Major mechanical failures are rare, so when your bike engine cuts out or fails to start it’s easy to fear the worst. There are a few things that cause mechanical failure.
Making sure your machine is regularly serviced and checked over by a professional mechanic will prevent most problems. But when the engine stops and you’re stuck by the side of the road it’s worth trying a few things to get you home under your own steam, rather than on a tow truck. If you do get it going, take it to a professional to make sure all is well.
Engine won’t start or stops
Let’s just check that kill switch on the right handlebar before we go any further. Usually it will cut off all power to the engine so it won’t even turn over. Other traps include having the side stand down or not pulling the clutch in to start. If all these check out, investigate:
Check for sparking issues:
- Remove a spark plug, put the cap back on it, then make sure the metal collar touches the engine block to earth it
- Make sure there’s no fuel or vapour around, and never touch the plug or cap with the ignition on. Switch the ignition on and turn the engine over. If there’s no spark, track the leads back to the coil, look for cracks and secure connections. Also, check the battery leads are tight.
- Make sure you haven’t run out of petrol
- Check you haven’t turned off the fuel tap if the bike has one.
- Check for a blockage. With carburettors, wait for the engine and exhausts to cool down then loosen the drain screw on the float bowl. If fuel flows, then it’s probably not a blockage.
- Check the throttle cable moves the slides inside the carburettor and the mechanism is not detached the float bowl is empty, work back over the fuel lines to the tank to find the blockage. It could even be a clogged filter inside the tank.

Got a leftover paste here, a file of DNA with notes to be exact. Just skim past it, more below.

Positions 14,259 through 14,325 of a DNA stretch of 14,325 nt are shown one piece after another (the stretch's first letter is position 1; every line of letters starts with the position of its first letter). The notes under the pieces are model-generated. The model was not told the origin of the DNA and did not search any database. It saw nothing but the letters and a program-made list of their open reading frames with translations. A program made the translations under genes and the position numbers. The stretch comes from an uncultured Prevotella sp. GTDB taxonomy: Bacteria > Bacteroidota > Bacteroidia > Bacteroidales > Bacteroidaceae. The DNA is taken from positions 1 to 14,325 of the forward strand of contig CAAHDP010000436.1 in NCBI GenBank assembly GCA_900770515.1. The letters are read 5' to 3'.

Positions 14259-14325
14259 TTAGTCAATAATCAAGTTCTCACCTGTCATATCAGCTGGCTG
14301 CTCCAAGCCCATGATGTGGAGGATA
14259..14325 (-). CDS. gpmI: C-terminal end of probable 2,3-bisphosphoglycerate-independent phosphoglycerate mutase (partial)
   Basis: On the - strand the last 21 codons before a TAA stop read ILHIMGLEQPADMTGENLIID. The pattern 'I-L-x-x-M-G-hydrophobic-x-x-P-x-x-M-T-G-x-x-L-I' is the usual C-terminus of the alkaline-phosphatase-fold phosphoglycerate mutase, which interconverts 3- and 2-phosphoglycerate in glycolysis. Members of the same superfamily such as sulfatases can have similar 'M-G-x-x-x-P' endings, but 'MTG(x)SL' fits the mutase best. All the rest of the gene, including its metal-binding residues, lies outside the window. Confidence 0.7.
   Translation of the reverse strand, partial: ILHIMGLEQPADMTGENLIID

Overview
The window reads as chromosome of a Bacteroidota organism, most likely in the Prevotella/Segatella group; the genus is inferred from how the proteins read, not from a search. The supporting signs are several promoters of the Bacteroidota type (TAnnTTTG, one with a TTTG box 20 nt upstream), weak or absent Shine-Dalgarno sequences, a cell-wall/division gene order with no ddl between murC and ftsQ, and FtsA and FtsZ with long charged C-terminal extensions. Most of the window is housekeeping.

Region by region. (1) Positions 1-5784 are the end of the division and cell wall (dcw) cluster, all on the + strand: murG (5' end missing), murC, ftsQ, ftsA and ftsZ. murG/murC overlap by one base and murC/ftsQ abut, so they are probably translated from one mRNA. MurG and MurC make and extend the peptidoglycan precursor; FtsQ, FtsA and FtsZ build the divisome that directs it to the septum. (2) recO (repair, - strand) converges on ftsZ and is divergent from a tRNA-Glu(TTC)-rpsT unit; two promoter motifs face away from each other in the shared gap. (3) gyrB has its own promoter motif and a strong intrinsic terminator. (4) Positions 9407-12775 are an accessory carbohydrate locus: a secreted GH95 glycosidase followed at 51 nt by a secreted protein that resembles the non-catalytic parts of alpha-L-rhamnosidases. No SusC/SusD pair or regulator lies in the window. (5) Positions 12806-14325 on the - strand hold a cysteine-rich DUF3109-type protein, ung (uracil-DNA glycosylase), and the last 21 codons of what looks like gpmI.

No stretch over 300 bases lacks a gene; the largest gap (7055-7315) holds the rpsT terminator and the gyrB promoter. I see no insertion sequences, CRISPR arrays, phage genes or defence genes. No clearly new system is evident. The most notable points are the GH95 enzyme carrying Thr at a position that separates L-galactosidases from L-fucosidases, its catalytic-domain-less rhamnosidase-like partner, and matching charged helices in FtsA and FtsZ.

With fuel injection, roadside checking is pretty much limited to checking the throttle is actuating the levers on the throttle bodies. For this, and checking many carburettors, you’ll need to remove the petrol tank.
Be careful not to spill petrol. Pinch the line or close the end with tape or a suitable screw.
Bike engine seizure
It’s rare for a four-stroke engine to seize but it can result from working a new engine too hard or running low on oil.
On two-strokes, seizures can be caused by overheating, the wrong fuel/oil ratio or a malfunctioning oil pump. If you feel an engine is dragging and about to seize, whip in the clutch until you’ve stopped.
A partial seizure may free up once the engine cools. If not, call for help.
View towing as a last resort. You can only be towed by another motorcycle and both riders must have a full licence. Maximum speed when towing is just 30km/h.